• Contact Us
  • Indexing
  • Submit Manuscript
  • Open Access
  • Journals
  • Home
  • ISSN: 2334-2307
    Early Online
    Volume 4, Issue 2
    Review Article
    Brian Fazzone, Gabrielle Morris, Leigh-Ann Black, Jessica-Ashley Williams, Rodney Leacock, Shannon Sternberg, Dawn Blackhurst, Afred Nelson, and Thomas I. Nathaniel*
    Abstract:
    Background: Many of the exclusiveand inclusivecontraindications for recombinant tissue plasminogen activator (rt-PA) in the treatment of acute ischemic strokeare based on safety. While some contraindications have strongly been supported by both scientific and clinical data, including the clear benefit of rt-PA, there are several clinical controversies about others. We examined clinical characteristics related to rt-PAtreated versus non-treated patients according to specific contraindications in a stroke population.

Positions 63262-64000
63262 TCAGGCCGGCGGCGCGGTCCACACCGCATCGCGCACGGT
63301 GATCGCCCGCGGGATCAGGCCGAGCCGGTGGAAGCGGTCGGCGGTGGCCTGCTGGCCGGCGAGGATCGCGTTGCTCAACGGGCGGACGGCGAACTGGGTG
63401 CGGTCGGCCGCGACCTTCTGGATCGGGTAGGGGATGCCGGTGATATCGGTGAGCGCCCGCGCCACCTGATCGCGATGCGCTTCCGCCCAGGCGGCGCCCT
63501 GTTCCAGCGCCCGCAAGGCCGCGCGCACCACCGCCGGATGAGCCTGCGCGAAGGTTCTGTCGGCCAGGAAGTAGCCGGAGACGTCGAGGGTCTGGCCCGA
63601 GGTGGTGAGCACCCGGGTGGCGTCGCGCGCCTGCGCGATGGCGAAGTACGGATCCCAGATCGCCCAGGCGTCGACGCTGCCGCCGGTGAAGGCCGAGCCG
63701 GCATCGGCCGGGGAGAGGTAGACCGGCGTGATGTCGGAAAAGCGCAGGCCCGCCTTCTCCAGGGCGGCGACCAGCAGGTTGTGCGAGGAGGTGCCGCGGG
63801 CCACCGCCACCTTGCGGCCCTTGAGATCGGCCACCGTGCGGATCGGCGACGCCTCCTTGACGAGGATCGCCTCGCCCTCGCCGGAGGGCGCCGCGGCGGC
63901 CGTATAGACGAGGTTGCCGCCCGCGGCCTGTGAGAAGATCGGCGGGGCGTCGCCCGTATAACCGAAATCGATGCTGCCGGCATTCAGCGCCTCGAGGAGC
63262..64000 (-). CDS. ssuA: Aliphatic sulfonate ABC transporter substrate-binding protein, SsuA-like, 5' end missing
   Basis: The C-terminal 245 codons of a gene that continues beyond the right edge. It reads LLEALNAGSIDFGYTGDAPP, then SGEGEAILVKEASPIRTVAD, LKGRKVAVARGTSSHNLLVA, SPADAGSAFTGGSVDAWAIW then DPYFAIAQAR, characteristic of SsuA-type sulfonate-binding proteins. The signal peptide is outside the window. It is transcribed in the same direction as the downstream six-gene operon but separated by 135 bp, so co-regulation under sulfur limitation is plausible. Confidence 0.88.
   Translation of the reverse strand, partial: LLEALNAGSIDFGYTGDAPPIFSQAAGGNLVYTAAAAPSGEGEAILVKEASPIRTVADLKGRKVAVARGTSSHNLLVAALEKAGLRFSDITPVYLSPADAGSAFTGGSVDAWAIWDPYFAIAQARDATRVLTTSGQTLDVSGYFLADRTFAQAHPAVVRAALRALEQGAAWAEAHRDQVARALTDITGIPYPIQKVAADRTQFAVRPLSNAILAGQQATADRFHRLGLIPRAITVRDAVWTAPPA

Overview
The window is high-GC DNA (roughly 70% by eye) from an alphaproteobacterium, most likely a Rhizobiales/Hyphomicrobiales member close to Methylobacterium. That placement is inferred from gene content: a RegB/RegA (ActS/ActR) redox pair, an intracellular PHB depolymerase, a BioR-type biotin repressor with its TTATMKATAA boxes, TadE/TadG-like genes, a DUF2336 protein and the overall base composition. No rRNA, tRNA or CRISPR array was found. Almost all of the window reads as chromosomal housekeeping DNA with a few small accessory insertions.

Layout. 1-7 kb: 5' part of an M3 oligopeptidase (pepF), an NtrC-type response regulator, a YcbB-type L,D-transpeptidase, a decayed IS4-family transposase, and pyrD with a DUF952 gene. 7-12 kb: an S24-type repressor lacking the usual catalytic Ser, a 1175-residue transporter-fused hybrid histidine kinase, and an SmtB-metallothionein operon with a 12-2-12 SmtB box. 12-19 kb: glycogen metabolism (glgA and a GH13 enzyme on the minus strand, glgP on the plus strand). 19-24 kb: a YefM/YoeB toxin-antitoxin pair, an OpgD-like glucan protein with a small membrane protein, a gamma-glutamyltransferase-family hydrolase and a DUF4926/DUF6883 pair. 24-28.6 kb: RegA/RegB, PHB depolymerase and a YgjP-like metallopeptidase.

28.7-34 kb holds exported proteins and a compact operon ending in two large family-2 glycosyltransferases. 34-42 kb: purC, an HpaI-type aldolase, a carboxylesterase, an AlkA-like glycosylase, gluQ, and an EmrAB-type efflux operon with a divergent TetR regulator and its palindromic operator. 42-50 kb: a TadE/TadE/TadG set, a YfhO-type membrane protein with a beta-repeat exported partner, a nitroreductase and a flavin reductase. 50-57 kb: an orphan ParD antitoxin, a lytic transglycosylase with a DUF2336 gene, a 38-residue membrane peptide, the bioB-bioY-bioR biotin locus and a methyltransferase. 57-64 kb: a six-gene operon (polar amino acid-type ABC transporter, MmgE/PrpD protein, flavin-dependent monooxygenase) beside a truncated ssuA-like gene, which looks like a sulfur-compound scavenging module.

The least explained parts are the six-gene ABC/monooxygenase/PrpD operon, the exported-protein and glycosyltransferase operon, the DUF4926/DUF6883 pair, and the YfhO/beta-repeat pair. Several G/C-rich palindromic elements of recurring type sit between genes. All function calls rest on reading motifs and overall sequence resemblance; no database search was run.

Methods: We utilized data from the Greenville Health System (GHS) stroke registry on rt-PA administration between January 2010 and December 2013. We evaluated patients who received rt-PA within 4.5 hours following the onset of acute ischemic stroke symptoms. Our analysis compared the clinical characteristics and demographics of eligible patients receiving rt-PA with those not receiving rt-PA.
    Results: A total of 663 ischemic stroke patients were eligible to receive rt-PA. Out of the 663, 241 received t-PA and 422 did not. A significant (P<0.05) number of patients with acute myocardial infarction in the 3 months prior to stroke,uncontrolledhypertensionwere excluded from rt-PA when compared to the few that received rt-PA. A significant (P<0.05) numberof patients with history of smoking receivedrt-PA when compared to the patient population who did not receive rt-PA. A combination of old age, and baseline NIHSS is important in making a decision about whether to administer rt-PA to patients with a combined prior history of stroke and diabetes mellitus.